A history of Keld
In 1789 a young preacher called Edward Stillman walked into the ruins of an earlier chapel at Keld. He planted his stick among the weeds and rubble, saying: ‘Here will I have my chapel and here will I preach the Gospel.’
Although a chapel of some kind is recorded in Keld as early as 1540, little is known of it. An unendowed chapel of ease with no preacher was reported to a survey of Grinton Parish in 1658. Clearly it was little used because by 1706 it was in ruins. One reason for this could be that nonconformity of all persuasions was strong in Swaledale from the time of the Restoration of the Stuarts in 1660.
Independency (later known as Congregationalism) was one non-conforming tradition which became established in the dale in the late-17th century, when the persecution of nonconformists was at its height. It was under the protection of Lord Wharton of Kirkby Stephen.
A century later Edward Stillman was preaching in barns and homes in upper Swaledale. He became so highly regarded by local people that they promised to rebuild the Keld chapel if he agreed to stay among them. The chapel, with two adjoining rooms, was built. It cost £700.
Stillman raised the money himself. He walked from Keld to London, asking for contributions on the way. He made the same journey again in 1818 when the chapel became too small for its congregation and had to be enlarged.
He ministered in Keld for 48 years till his death in 1837.
2. NINETEENTH CENTURY HEYDAY
These years were the heyday of the lead mining industry which was at its peak in Swaledale in the mid 19th Century: the scars it left on the landscape are still to be seen. In 1851 there were twice as many lead miners as farmers. Miners still formed a significant proportion of the Swaledale population in 1861 but decline is evident from 1871 to almost nil in 1901.
Keld was a busy place during those years, and much village life centred on the chapel, enlarged again in 1861, which flourished under the leadership of James Wilkinson. A farmer’s son from the village of Howgill, he was self-taught, studying alone, often late at night after a day’s work on the farm, to equip himself for his chosen vocation. From the age of 25 he had been determined to be a preacher. In 1838 he came to Keld and stayed for the rest of his life.
It is easy to see from Wilkinson’s own story how it came about that education was - after the Christian ministry - so important to him. After establishing the Keld day school in 1845, he started a programme for adults in 1854, recruiting thirteen young men (mostly miners and farm labourers) to form the Keld Mutual Intellectual Improvement Society. There were 40 active members in the 1860’s. The classroom and library the members built for themselves in 1861 proved too small and the Institute was enlarged to its present size in 1867.
3. Twentieth Century:
With the end of lead mining, life in Keld changed and for most of the first half of the new century it relied once more on farming. (Coal mining continued at Tan Hill till 1935 but was never a big employer.) The two wars brought significant change. The memorial records the names of four young Keld men who died in the first world war so the farms were without their men in the 1920s and 1930s. There was no electricity before 1953; communication with neighbouring towns and villages was difficult.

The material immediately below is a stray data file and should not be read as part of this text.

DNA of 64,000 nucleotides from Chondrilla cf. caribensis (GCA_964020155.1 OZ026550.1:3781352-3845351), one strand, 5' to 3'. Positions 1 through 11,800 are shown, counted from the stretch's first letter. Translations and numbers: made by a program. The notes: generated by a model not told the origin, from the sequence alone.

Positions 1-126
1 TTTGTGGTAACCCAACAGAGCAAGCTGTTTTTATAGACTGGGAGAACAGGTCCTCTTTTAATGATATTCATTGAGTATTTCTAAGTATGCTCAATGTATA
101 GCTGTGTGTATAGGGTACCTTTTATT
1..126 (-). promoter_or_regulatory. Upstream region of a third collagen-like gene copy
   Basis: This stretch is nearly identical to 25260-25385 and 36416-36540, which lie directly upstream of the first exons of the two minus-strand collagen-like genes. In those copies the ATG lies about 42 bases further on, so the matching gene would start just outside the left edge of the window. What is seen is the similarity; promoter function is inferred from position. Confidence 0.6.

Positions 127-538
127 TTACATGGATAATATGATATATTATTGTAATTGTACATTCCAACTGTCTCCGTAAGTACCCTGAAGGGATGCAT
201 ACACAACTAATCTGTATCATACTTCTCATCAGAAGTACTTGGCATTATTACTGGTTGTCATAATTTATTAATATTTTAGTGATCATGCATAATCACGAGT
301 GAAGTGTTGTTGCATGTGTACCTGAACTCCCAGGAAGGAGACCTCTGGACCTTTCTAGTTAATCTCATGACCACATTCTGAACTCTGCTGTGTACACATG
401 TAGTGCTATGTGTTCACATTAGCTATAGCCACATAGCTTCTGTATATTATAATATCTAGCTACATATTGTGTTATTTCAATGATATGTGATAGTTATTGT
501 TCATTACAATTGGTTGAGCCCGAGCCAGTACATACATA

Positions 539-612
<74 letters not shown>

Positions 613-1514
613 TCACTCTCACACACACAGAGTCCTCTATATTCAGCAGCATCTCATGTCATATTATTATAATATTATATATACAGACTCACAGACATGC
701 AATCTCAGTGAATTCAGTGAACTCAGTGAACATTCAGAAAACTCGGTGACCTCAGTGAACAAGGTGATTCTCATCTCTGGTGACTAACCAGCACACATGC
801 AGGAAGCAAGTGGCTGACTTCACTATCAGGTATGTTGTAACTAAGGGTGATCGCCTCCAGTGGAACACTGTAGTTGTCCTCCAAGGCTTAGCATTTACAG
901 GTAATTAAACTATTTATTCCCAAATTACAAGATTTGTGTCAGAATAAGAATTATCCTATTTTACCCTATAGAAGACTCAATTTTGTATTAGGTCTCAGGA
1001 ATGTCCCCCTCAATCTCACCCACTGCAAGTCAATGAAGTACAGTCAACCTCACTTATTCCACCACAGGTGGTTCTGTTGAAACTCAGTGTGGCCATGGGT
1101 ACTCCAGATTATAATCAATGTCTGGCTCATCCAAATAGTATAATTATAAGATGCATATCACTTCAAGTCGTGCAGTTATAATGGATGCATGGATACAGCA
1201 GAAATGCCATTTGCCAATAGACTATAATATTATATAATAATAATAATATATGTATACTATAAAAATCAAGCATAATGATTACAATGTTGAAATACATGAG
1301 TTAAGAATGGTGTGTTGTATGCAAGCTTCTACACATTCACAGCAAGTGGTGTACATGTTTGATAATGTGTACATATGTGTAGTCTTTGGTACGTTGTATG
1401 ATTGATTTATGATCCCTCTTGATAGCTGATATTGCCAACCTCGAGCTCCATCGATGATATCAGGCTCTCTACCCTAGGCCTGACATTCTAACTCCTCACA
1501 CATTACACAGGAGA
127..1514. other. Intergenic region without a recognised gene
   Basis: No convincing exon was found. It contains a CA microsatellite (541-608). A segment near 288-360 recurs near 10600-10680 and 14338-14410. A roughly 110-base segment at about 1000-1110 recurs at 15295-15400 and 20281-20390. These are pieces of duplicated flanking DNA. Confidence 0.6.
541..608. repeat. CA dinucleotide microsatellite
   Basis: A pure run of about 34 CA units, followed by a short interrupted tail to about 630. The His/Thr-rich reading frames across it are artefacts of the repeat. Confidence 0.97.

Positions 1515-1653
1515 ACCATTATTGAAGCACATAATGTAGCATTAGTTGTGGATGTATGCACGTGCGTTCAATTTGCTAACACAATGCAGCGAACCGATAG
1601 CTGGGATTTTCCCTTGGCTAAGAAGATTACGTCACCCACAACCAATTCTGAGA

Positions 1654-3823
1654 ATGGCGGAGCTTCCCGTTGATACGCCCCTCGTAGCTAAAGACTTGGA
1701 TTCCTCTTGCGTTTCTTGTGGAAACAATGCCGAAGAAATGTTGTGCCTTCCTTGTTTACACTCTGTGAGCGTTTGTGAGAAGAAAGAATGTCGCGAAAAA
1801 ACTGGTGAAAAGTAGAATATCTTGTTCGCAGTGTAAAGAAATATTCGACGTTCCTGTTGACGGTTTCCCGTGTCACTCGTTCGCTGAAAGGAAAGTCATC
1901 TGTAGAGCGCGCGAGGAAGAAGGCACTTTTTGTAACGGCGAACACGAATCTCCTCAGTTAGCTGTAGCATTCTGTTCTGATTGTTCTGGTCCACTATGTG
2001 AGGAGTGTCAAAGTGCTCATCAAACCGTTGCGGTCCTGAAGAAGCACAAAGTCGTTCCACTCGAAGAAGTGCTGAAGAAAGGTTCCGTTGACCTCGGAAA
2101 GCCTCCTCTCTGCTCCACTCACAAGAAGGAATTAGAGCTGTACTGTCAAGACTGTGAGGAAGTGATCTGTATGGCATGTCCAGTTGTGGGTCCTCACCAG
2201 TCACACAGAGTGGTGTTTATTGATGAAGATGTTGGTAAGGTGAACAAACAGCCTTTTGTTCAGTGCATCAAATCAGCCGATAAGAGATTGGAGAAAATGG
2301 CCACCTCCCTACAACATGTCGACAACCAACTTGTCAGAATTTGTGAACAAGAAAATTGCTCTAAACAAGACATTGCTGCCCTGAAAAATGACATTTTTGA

It is possible to get an impression of an isolated community much focused on its own concerns. Indeed tensions between different groups in the village came to a head in 1913 over dancing in the Institute on New Year’s Eve, and as a result an additional community meeting place, the Public Hall, was built in 1926.
And so there Keld might have rested, but for two things: the extraordinarily beautiful scenery and, from the end of the second world war, changing attitudes to leisure. In the last 60 years Keld has become a significant destination for outdoor recreation: for example, it is the crossing-point for the Pennine Way (1965) and the Coast-to-Coast walk (1973) and attracts many less ambitious walkers. It features the highest concentration of significant waterfalls in England. Many of the historic meadows are sites of special scientific interest.
- and Renewal
In the mid 1970s the school and the Institute finally closed, leaving two vacant buildings. In a far-sighted move, the church made them available for use, bunk-house style, for groups mainly of young people who came from all over the north and further afield. The Keld Centre only closed when foot and mouth disease closed the countryside in 2001. It never reopened.
The Institute and School, together with the former manse are now in the care of the Keld Resource Centre, a charitable trust working to restore them to fit a 21st century purpose.
The Manse is a comfortable holiday home for up to six, and produces income to support the charity’s work. The Countryside and Heritage Centre in what was the minister’s stable and gig room is very popular, as is the Well-being garden created from an unused part of the graveyard.
After 15 years of disuse, the Institute's former assembly room above the visitor centre was restored in 2016 as a beautiful, modern events and activity space. Groups following their own programme or one organised by the Centre now use the room, which is well suited to study days, seminars, retreats, musical, craft and other creative activities. Accommodation and catering are provided in partnership with existing local providers, ensuring that the Centre contributes to the area’s economy.